Private equity-backed M&A in Asia has surged 41 per cent so far in 2011 to its highest level since the buyout boom in 2007, boosted by sizeable fund exits, as overseas buyers look for entries into the region’s higher growth markets.
Total volume of $25.4 billion is the highest for the first nine months of the year since the $28.7 billion in PE-backed acquisitions in 2007, according to Thomson Reuters data.
Among deals driving that volume are Nestle’s offer to buy 60 per cent of Chinese candies and pastries group Hsu Fu Chi International, backed by Baring Private Equity Asia, for about $1.7 billion to expand in one of the world’s biggest consumer markets.
Blackstone Group sold its 66 per cent stake in India’s Intelenet Global Services, with British outsourcing group Serco buying the firm for up to 385 million pounds ($591 million).
The investment traffic is not all one-way, and private equity is working its way through a $70 billion pool of dry powder, or unused capital for deals, with India and China neck and neck on volume, and 39 per cent of the overall market.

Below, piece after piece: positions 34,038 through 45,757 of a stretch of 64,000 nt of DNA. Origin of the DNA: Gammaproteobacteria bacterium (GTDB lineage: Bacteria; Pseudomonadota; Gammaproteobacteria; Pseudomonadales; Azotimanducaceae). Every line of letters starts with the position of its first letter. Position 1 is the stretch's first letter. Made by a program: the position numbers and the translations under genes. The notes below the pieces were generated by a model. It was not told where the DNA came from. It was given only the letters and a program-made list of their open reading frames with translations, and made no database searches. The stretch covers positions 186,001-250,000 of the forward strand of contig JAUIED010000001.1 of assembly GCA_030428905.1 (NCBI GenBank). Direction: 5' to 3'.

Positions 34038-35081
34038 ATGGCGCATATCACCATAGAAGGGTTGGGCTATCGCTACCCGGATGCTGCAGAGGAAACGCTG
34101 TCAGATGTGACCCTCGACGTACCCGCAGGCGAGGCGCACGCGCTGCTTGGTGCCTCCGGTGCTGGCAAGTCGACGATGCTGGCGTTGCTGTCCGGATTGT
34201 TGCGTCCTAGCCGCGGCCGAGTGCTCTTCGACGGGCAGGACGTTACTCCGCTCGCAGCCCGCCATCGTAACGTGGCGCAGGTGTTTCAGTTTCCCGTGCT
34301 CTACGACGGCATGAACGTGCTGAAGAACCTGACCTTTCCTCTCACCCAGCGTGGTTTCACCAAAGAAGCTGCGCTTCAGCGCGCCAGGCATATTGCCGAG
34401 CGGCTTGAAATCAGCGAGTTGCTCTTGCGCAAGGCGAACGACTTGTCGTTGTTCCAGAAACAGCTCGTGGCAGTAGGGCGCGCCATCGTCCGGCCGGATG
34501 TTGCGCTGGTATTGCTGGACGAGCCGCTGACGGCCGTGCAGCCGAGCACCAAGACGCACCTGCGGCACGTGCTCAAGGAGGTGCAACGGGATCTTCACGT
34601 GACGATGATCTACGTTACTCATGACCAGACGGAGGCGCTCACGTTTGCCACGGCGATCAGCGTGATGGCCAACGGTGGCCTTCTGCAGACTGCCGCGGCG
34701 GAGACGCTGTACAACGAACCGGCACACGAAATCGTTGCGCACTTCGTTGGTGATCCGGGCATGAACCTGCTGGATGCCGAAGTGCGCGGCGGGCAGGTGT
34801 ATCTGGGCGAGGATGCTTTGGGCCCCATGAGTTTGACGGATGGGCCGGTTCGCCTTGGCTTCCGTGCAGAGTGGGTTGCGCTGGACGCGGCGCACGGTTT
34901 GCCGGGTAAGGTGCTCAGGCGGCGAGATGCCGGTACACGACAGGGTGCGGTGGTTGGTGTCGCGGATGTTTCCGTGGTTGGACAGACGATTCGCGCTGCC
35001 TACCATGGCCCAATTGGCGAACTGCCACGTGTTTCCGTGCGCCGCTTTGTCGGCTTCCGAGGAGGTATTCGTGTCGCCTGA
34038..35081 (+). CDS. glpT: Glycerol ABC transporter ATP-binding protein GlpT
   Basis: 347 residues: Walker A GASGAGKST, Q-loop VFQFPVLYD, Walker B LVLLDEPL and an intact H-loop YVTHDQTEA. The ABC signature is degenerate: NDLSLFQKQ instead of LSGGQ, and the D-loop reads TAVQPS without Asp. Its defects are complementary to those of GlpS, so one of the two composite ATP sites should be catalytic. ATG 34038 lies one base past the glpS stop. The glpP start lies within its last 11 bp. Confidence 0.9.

India has edged ahead, with $4.9 billion from 105 private equity-backed M&A deals, while China has $4.8 billion from 96 deals.
And as market disruption closes capital market exit routes, buyout funds are scouting for entry investments in the months ahead.
“It’s easier for us to talk to management about changing their business now, than when things are really great, when they wouldn’t listen to you,” said X.D. Yang, managing director and co-head of Carlyle Asia Partners, speaking on a panel at the SuperReturn conference in Hong Kong earlier this week.
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